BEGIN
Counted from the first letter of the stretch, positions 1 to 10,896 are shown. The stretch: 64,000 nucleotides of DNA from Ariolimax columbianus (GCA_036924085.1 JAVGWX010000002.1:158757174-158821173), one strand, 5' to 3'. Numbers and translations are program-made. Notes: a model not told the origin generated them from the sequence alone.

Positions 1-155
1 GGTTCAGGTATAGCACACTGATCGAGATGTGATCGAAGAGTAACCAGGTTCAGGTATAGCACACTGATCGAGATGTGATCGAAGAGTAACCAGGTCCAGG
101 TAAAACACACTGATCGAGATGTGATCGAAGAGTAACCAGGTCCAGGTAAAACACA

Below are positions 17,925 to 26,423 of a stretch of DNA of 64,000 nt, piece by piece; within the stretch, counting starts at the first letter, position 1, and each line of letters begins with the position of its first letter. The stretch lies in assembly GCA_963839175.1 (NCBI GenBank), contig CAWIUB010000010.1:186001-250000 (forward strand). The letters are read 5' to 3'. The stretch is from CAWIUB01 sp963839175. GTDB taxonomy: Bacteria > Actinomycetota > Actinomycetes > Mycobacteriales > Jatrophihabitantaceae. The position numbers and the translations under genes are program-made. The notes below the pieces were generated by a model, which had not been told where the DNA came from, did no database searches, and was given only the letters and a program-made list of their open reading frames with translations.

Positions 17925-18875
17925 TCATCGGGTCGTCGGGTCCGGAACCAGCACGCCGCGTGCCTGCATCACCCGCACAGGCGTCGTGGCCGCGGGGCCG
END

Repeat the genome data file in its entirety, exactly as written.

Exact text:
Counted from the first letter of the stretch, positions 1 to 10,896 are shown. The stretch: 64,000 nucleotides of DNA from Ariolimax columbianus (GCA_036924085.1 JAVGWX010000002.1:158757174-158821173), one strand, 5' to 3'. Numbers and translations are program-made. Notes: a model not told the origin generated them from the sequence alone.

Positions 1-155
1 GGTTCAGGTATAGCACACTGATCGAGATGTGATCGAAGAGTAACCAGGTTCAGGTATAGCACACTGATCGAGATGTGATCGAAGAGTAACCAGGTCCAGG
101 TAAAACACACTGATCGAGATGTGATCGAAGAGTAACCAGGTCCAGGTAAAACACA

Below are positions 17,925 to 26,423 of a stretch of DNA of 64,000 nt, piece by piece; within the stretch, counting starts at the first letter, position 1, and each line of letters begins with the position of its first letter. The stretch lies in assembly GCA_963839175.1 (NCBI GenBank), contig CAWIUB010000010.1:186001-250000 (forward strand). The letters are read 5' to 3'. The stretch is from CAWIUB01 sp963839175. GTDB taxonomy: Bacteria > Actinomycetota > Actinomycetes > Mycobacteriales > Jatrophihabitantaceae. The position numbers and the translations under genes are program-made. The notes below the pieces were generated by a model, which had not been told where the DNA came from, did no database searches, and was given only the letters and a program-made list of their open reading frames with translations.

Positions 17925-18875
17925 TCATCGGGTCGTCGGGTCCGGAACCAGCACGCCGCGTGCCTGCATCACCCGCACAGGCGTCGTGGCCGCGGGGCCG